Thursday, December 20, 2012

Cheddi Jagan International Airport runway in excellent condition – says Aviation Director: Boeing 737-800, 9Y-PBM, Caribbean Airlines, Flight 523, Accident occurred July 30, 2011 in Georgetown, Guyana


The Cheddi Jagan International Airport (CJIA) is equipped with a runway that is in excellent condition, said Director of Aviation Safety Regulation, Paula McAdam. She expressed her conviction that “there is no fault that I can put on the runway at Timehri.”

She was at the time commenting on the Caribbean Airlines crash at CJIA last year which rendered one person an amputee when the aircraft went skidding off the runway.

McAdam is currently a part of a team that is working to finalize a report on the tragic incident which had raised several questions about the CJIA runway.

She related during an interview that a draft of the report has already been completed. There has also been a meeting with the National Transportation Safety Board of the United States (NTSB). According to McAdam, “they made some comments and we are still working to finalize the report.”

She said that the Timehri runway is considered a bit short but it is more than adequate for the aircraft type that crashed at CJIA. Moreover this is one of the areas that the local aviation team has been examining, the Aviation Director added.

On July 30, 2011, a CAL Boeing 737-800 aircraft crash landed at the local airport shortly after midnight. The aircraft, which overshot the runway, stopped short of a ravine, its nose cone segment breaking off.

The incident was described as “a miracle landing” as all 163 people aboard—including six crew members—survived.

A number of people were taken to hospital, and Guyana health authorities reported that three people had to be admitted for treatment. One passenger later had to have a leg amputated. Subsequent news reports from Guyana and in the Wall Street Journal alleged pilot error.

This view has been substantiated by McAdam who categorically noted that “that the airport is adequate to take this aircraft so there was nothing wrong with the runway…it is grooved, there was no standing water, it was well lit, it was well marked as it should be marked…it was even marked with reflective paint so there is no fault that I can put on the runway at Timehri,” she insisted.

A final report on the crash-landing is outstanding almost 18 months after the incident but there are reports that it is expected early next year. But according to McAdam the highly anticipated report would in fact require input from the oversight Civil Aviation Authority (CAA) for CAL which is based in Trinidad.

“We are waiting for that but the investigation is going very well if I do say so myself…” This view was forthcoming even as she reflected on an American Airline accident in Jamaica which occurred about six months before the crash in Guyana.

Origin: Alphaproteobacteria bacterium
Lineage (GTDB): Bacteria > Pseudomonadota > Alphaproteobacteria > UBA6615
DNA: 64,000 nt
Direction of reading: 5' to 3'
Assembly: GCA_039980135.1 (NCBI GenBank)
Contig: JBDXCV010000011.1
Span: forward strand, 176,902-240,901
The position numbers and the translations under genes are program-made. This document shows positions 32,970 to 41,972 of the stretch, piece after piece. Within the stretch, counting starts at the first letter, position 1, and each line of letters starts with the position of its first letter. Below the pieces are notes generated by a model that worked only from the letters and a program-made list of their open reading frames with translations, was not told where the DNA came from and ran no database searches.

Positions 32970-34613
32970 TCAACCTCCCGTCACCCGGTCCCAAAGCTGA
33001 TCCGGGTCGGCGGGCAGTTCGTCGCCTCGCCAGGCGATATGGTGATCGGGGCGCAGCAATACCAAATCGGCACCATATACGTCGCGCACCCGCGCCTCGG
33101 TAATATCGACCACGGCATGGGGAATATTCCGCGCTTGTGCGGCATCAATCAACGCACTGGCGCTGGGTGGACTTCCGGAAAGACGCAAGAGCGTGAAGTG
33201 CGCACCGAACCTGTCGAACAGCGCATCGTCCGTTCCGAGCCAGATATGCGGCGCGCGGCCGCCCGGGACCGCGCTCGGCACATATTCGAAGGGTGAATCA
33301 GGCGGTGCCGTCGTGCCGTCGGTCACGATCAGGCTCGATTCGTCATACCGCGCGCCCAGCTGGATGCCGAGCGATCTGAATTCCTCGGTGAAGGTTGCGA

A report on that incident is yet to be completed, McAdam said, adding that “until you actually get involved with writing an accident report of that magnitude it is only then that you can appreciate what you have to do.”


NTSB Identification: DCA11RA092
Scheduled 14 CFR Non-U.S., Commercial operation of Caribbean Airlines
Accident occurred Saturday, July 30, 2011 in Georgetown, Guyana
Aircraft: BOEING 737, registration: 9Y-PBM
Injuries: 1 Serious,161 Uninjured.

This is preliminary information, subject to change, and may contain errors. The foreign authority was the source of this information.

On July 30, 2011, at 1:25 am local time (0525 UTC), a Boeing 737-800, Trinidad & Tobago registration 9Y-PBM, operated by Caribbean Airlines as flight 523, overran the runway upon landing at Cheddi Jagan International Airport, Georgetown, Guyana. Of the 156 passengers and six crew on board, there was reportedly one serious and multiple minor injuries. Weather was reported as raining at the time of the accident. Preliminary details from local authorities indicate that the airplane fractured in two pieces as a result of the overrun. The flight was a scheduled passenger flight from Piarco International Airport, Port of Spain, Trinidad & Tobago.

The accident is being investigated by the Guyana Civil Aviation Authority (CAA). The NTSB has designated a U.S. Accredited Representative as the state of manufacture. All inquiries should be directed to the Guyana CAA at:

Civil Aviation Authority
Fairlie House Lot 96
Duke St


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